High levels of GGT and AP hint at a possible blockage of the bile ducts, or of possible injury to, or inflammation of, the bile ducts. This type of problem is characterized by an impairment, or failure, of bile flow, which is known as cholestasis. This type of liver injury is known as cholestatic liver injury, and this type of liver disease is known as cholestatic liver disease. (Primary biliary cirrhosis, discussed in Chapter 15, is an example of a cholestatic liver disease.) Intrahepatic cholestasis refers to bile duct blockage or injury within the liver. Intrahepatic cholestasis may occur in people with primary biliary cirrhosis or liver cancer (see Chapter 19), for example. Extrahepatic cholestasis refers to bile duct blockage or injury occurring outside the liver. Extrahepatic cholestasis may occur in people with gallstones.
When a blockage or inflammation of the bile ducts occurs, the GGT and AP can overflow like a backed up sewer and seep out of the liver and into the bloodstream. These enzymes typically become markedly elevated—approximately ten times the upper limit of normal.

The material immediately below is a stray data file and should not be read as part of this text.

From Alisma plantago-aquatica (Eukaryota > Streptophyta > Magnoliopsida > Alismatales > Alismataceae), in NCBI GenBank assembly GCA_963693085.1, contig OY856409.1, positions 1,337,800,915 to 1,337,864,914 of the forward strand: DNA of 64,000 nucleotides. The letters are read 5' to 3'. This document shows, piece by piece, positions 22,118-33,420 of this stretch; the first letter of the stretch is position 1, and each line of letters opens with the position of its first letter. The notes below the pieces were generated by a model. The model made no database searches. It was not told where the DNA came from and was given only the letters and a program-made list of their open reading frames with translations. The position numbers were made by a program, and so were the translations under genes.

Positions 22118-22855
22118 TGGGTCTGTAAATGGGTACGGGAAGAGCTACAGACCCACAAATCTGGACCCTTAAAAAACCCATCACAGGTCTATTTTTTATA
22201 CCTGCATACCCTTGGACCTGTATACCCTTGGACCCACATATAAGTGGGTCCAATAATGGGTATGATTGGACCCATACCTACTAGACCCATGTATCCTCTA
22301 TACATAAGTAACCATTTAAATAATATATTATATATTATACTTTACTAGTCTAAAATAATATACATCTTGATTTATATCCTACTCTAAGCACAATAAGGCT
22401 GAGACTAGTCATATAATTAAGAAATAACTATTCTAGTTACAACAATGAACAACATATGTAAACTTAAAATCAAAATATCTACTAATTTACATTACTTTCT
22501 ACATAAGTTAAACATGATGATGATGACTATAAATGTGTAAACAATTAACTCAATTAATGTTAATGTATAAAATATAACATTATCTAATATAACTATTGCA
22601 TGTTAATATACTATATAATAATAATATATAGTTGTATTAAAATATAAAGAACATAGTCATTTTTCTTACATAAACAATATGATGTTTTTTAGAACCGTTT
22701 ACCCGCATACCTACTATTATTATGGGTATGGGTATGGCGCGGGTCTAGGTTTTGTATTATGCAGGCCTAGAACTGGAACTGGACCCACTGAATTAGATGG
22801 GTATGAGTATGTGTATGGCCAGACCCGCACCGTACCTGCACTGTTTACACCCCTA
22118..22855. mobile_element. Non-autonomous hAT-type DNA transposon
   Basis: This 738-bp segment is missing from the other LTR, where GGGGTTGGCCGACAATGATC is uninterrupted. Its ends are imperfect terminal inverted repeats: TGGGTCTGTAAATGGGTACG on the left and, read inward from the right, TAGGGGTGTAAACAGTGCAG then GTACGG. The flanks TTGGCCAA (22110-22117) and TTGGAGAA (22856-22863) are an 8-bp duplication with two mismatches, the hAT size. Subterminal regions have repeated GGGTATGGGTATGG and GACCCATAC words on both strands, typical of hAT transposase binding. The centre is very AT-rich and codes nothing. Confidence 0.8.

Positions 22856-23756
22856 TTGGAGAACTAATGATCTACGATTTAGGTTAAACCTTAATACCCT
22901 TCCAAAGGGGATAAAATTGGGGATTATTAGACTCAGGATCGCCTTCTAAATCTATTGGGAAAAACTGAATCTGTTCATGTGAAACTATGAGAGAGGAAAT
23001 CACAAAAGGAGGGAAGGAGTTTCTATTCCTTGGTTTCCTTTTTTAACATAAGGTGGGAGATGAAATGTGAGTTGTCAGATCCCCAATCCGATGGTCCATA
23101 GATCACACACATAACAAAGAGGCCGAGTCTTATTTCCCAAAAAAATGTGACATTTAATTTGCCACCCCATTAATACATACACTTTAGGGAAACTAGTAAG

GGT is found predominantly in the liver. AP is mainly found in the bones and the liver but can also be found in many other organs, such as the intestines, kidneys, and placenta. Therefore, elevated levels of AP will indicate that something is wrong with the liver only if the amount of GGT is raised as well. Keep in mind that, GGT can be elevated without AP being elevated, as GGT is a sensitive marker of alcohol ingestion and certain hepatotoxic (liver toxic) drugs. It should be noted that for unclear reasons, people who smoke cigarettes appear to have higher AP and GGT than nonsmokers. Also, levels of AP and GGT are most accurate after a twelve-hour fast. You are beginning to get an inkling of the complexities that arise when evaluating abnormal LFTs!